We have helped trial teams obtain positive outcomes for both plaintiffs and defendants in intellectual property litigation across the country.

Below are a few of our intellectual property cases and venues (client names are not mentioned to protect confidentiality):

  • New Jersey. ANDA case.
  • Marshall, Texas. Television technology.
  • Marshall, Texas. Music download technology.
  • Northern District of Texas. Medical device technology.
  • Eastern District of Virginia, Norfolk Division. Software for education management.
  • Eastern District of Virginia, Norfolk Division. Internet search technology.
  • Southern District of Texas. Internet technology.
  • Princeton, New Jersey. Microchip design.
  • Houston, Texas. Oilfield technology dispute.
  • Marshall, Texas. Banking patent dispute.
  • Marshall, Texas. Phone technology.
  • Dallas, Texas. Alternative energy technology.
  • San Francisco, California. Medical device technology.
  • Washington, DC. International Trade Commission.
  • Wilmington, Delaware. ANDA cases.


  • Preparing inventors and expert witnesses, particularly international witnesses. In addition to our jury research in patent cases, we are frequently retained to help attorneys prepare company and expert witnesses for deposition and trial. We have also been invited to prepare witnesses overseas (specifically in Japan, Sweden, Finland and Germany). We understand the challenges involved in preparing international witnesses for U.S. juries and have developed strategies for handling these challenges.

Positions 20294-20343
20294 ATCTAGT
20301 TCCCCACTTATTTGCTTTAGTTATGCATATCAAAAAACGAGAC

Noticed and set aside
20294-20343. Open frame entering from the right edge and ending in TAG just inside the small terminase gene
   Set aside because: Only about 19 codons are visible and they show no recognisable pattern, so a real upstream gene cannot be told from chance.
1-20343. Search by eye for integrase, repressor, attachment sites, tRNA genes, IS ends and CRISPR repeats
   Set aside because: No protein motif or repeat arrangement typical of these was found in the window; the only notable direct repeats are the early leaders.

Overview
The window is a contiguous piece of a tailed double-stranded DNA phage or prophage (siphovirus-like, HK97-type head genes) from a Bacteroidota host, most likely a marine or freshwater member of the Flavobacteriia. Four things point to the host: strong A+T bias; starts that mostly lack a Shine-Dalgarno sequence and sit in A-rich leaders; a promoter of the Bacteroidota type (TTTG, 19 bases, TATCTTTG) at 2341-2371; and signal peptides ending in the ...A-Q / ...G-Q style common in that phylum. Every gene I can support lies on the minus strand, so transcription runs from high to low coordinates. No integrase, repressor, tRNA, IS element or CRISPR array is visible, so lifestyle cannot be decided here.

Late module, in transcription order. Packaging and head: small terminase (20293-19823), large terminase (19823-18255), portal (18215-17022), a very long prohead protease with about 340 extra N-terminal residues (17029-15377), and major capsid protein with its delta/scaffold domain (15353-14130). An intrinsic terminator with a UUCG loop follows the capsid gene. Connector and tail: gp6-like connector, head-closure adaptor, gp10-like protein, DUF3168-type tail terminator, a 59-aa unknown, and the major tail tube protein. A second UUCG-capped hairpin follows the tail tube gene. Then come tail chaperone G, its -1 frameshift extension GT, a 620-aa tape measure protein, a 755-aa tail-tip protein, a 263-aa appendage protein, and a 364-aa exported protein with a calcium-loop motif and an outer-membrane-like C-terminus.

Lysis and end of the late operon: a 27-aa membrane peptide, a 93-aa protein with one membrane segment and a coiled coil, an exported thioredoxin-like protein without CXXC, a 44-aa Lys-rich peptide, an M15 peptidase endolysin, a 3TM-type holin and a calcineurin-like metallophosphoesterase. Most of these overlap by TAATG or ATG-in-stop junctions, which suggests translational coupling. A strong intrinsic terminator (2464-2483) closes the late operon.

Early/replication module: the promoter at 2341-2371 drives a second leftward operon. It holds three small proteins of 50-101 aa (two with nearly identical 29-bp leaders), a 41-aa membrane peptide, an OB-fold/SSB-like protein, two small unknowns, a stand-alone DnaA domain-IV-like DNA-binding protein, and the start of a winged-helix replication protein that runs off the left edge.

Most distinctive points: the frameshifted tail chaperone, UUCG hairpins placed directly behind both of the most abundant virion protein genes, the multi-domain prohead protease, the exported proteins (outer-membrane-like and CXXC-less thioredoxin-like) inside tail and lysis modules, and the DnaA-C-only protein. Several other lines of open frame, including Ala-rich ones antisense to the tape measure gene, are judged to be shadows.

• Presenting damage experts when you don’t believe you’ve infringed. A special challenge for patent defendants is how to present a damage case when they are also arguing that no infringement has occurred. We have worked with many damage experts to help them handle this delicate problem.


Our research is designed to get answers to your questions in the most cost-effective way possible. For example, we have found that some patent cases are better evaluated through issue-specific focus groups rather than through more traditional “mock trial” methodologies. Issue-specific focus groups allow for the complex issues involved in a patent case to be broken down into more manageable “chunks” for jurors and can lead to richer feedback on trial strategy questions.

Regardless of the research design, our goal is always to answer your strategic questions. Below are some of the recent questions we’ve been able to answer for clients facing patent litigation:

  • What can we say about the fact that the plaintiff is a “patent troll?”
  • What will jurors think if the inventor is not able to testify in court and defend his patent?
  • Will jurors in this venue be biased against an Asian defendant accused of copying an invention?